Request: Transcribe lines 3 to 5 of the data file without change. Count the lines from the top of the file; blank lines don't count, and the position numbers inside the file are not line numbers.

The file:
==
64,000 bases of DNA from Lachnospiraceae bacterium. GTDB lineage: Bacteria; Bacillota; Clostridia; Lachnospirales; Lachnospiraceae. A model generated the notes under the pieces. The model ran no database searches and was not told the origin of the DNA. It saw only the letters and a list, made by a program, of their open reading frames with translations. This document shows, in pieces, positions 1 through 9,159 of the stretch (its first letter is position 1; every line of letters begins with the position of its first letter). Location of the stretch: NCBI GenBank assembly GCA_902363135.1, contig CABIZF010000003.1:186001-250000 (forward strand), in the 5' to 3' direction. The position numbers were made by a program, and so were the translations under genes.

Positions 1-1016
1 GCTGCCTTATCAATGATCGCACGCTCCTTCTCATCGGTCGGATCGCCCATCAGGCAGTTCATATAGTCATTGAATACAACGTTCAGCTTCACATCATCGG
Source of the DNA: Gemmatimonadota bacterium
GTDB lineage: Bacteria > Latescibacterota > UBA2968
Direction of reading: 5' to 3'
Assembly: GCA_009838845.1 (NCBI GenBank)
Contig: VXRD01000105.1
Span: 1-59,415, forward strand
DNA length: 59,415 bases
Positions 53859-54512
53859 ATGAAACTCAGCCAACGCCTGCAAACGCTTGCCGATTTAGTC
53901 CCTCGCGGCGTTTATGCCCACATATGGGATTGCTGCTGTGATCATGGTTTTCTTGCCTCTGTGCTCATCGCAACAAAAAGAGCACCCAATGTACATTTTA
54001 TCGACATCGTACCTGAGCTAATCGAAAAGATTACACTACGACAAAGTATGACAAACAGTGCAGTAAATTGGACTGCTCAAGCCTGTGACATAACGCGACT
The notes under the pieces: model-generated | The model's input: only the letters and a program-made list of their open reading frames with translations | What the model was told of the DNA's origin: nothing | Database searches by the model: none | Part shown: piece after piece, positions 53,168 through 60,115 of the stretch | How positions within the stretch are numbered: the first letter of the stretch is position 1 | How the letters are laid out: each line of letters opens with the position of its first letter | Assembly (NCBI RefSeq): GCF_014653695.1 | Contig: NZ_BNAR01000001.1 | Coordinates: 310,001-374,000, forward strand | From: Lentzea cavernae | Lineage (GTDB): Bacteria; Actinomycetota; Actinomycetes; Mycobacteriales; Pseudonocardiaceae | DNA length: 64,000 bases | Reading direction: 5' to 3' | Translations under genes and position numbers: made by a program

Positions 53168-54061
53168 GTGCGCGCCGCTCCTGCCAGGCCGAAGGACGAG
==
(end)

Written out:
1 GCTGCCTTATCAATGATCGCACGCTCCTTCTCATCGGTCGGATCGCCCATCAGGCAGTTCATATAGTCATTGAATACAACGTTCAGCTTCACATCATCGG
Source of the DNA: Gemmatimonadota bacterium
GTDB lineage: Bacteria > Latescibacterota > UBA2968